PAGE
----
ignorant englannista suomeksi
- That man that doth not know those things which are of use and necessity for him to know, is but an ignorant man, whatever he may know besides;
1766, (w), ''(w)'', London: F. Newbery, Volume I, Chapter 15, p. 150,http://name.umdl.umich.edu/004897279.0001.001
- The ignorant peasant, without fault, is greater than the philosopher with many; for what is genius or courage without an heart?
1611, ''(w) of the (w)'', (w) 1:8,https://www.biblegateway.com/passage/?search=2%20Corinthians+1&version=KJV
- For we would not, brethren, have you ignorant of our trouble which came to us in Asia, that we were pressed out of measure, above strength, insomuch that we despaired even of life:
1677, (w), ''The State of Innocence and Fall of Man'', London: Henry Herringman, Act II, p. 14,http://name.umdl.umich.edu/A36695.0001.001
- ''Eve''. Somewhat forbids me, which I cannot name;
- For ignorant of guilt, I fear not shame:
- But some restraining thought, I know not why,
- Tells me, you long should beg, I long deny.
1851, (w), “Art and Artists” in (w) (editor), ''The Uncollected Poetry and Prose of Walt Whitman'', Garden City, NY: Doubleday, Page & Co., 1921, Volume 1, p. 242,https://archive.org/details/uncollectedpoetr01whituoft
- (..) perhaps it is sometimes the case that the greatest artists live and die, the world and themselves alike ignorant what they possess.
1921, (w), ''The Restless Age'', Indianapolis: Bobbs-Merrill, p. 179,https://archive.org/details/restlessage00mccurich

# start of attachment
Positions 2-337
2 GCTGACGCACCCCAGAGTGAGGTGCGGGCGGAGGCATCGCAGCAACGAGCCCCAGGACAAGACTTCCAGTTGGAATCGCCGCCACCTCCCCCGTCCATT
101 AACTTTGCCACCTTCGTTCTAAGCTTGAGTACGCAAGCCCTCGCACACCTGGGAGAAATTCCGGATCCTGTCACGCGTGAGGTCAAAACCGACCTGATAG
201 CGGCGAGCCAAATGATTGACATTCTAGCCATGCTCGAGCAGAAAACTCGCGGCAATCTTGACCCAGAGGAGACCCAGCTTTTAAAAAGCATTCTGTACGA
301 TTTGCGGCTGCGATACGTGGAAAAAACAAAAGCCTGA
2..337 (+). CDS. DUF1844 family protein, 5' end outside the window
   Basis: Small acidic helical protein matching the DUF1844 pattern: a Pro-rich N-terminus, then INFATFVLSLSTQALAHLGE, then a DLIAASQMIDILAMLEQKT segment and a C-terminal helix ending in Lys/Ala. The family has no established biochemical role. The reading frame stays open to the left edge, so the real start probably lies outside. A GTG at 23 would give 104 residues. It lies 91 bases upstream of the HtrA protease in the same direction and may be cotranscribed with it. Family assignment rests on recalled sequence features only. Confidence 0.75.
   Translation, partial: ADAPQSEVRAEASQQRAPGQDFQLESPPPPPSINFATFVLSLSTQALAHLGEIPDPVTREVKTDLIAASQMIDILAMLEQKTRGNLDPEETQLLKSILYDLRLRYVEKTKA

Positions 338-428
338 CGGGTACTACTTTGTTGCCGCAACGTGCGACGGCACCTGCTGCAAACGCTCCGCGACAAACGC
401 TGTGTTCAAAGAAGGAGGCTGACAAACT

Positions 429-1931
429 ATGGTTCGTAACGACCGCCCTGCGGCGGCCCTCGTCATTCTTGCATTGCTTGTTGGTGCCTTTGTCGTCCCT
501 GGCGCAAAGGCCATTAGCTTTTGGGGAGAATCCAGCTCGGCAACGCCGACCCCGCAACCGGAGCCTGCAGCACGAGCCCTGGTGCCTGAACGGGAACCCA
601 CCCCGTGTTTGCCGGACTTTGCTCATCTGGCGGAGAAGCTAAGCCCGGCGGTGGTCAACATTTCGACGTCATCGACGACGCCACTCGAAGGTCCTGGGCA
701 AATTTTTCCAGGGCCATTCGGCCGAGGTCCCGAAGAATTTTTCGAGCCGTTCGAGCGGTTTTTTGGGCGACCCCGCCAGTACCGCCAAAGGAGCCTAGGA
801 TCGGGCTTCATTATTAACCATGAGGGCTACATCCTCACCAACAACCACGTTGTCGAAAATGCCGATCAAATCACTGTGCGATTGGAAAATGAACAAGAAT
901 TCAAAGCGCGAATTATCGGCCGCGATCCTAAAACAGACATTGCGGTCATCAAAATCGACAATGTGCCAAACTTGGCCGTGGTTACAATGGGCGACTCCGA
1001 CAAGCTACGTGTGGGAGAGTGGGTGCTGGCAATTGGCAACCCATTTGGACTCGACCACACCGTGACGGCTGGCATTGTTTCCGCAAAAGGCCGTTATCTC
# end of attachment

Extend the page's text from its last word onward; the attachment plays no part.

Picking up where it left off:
- That night he slept the sleep of happiness, blissfully ignorant that he had placed the letters in the wrong envelopes.
c. 1604, (w), ''(w)'', Act IV, Scene 2,http://www.opensourceshakespeare.org/views/plays/play_view.php?WorkID=othello&Scope=entire&pleasewait=1&msg=pl
- Alas, what ignorant sin have I committed?
c. 1610, (w), ''(w)'', Act I, Scene 2,http://www.opensourceshakespeare.org/views/plays/play_view.php?WorkID=winterstale&Scope=entire&pleasewait=1&msg=pl
- (..) I beseech you,
- If you know aught which does behove my knowledge
- Thereof to be inform’d, imprison't not
- In ignorant concealment.
1845, (w), letter addressed to (w), cited in (w), ''Elizabeth Barrett Browning in Her Letters'', London: Smith, Elder & Co., 1906, Chapter 4, p. 106,https://archive.org/details/elizabethbarrett00lubbuoft
- (..) as to you, your goodness and understanding will always see to the bottom of involuntary or ignorant faults—always help me to correct them.
Resulting from ignorance; foolish; silly.
c. 1609, (w), ''(w)'', Act III, Scene 1,http://www.opensourceshakespeare.org/views/plays/play_view.php?WorkID=cymbeline&Scope=entire&pleasewait=1&msg=pl
- (..) his shipping—
- Poor ignorant baubles!— upon our terrible seas,
- Like eggshells moved upon their surges, crack’d
- As easily ’gainst our rocks:
1916, (w), ''(w)'' edited by (w), New York: Harper & Bros., Chapter 8, p. 112,https://archive.org/details/mysteriousstrang00twaiuoft
- He had never felt a pain or a sorrow, and did not know what they were, in any really informing way. He had no knowledge of them except theoretically—that is to say, intellectually. And of course that is no good. One can never get any but a loose and ignorant notion of such things except by experience.
One who is ignorant.
(ca-verb form of)
(present participle of)